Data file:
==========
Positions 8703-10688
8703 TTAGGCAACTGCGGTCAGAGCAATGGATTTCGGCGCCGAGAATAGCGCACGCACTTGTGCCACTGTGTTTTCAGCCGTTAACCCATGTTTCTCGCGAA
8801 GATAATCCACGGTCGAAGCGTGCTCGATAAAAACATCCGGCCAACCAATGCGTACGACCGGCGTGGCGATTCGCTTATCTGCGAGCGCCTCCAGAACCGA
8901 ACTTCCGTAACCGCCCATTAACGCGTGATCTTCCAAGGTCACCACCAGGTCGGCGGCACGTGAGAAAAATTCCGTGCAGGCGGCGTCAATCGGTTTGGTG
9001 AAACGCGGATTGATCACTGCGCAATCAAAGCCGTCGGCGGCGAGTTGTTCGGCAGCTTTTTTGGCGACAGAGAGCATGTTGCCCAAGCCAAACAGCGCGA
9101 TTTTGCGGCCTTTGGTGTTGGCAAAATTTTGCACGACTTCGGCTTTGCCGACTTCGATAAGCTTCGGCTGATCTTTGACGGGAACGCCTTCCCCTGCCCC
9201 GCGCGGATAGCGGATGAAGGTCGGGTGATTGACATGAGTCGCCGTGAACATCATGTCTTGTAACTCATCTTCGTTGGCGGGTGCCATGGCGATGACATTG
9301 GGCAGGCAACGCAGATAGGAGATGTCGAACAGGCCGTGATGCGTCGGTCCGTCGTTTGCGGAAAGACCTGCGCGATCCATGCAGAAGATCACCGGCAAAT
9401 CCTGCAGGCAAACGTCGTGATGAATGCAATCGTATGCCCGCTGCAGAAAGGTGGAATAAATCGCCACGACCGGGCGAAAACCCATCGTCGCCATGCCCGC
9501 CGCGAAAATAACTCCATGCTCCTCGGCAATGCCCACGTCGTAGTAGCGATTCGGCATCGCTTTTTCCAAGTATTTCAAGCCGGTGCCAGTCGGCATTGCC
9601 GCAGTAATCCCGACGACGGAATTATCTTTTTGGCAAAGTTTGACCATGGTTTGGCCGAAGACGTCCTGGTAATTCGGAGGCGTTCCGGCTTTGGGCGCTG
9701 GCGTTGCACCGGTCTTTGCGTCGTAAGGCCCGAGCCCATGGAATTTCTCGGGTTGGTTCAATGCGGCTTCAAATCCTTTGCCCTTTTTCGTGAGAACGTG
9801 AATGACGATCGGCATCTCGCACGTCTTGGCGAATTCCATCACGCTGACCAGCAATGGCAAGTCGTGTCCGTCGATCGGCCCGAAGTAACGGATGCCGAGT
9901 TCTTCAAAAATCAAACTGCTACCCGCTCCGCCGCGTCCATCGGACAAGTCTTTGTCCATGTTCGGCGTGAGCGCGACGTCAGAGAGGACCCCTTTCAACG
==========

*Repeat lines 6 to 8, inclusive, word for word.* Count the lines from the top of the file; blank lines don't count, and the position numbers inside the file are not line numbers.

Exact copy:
9101 TTTTGCGGCCTTTGGTGTTGGCAAAATTTTGCACGACTTCGGCTTTGCCGACTTCGATAAGCTTCGGCTGATCTTTGACGGGAACGCCTTCCCCTGCCCC
9201 GCGCGGATAGCGGATGAAGGTCGGGTGATTGACATGAGTCGCCGTGAACATCATGTCTTGTAACTCATCTTCGTTGGCGGGTGCCATGGCGATGACATTG
9301 GGCAGGCAACGCAGATAGGAGATGTCGAACAGGCCGTGATGCGTCGGTCCGTCGTTTGCGGAAAGACCTGCGCGATCCATGCAGAAGATCACCGGCAAAT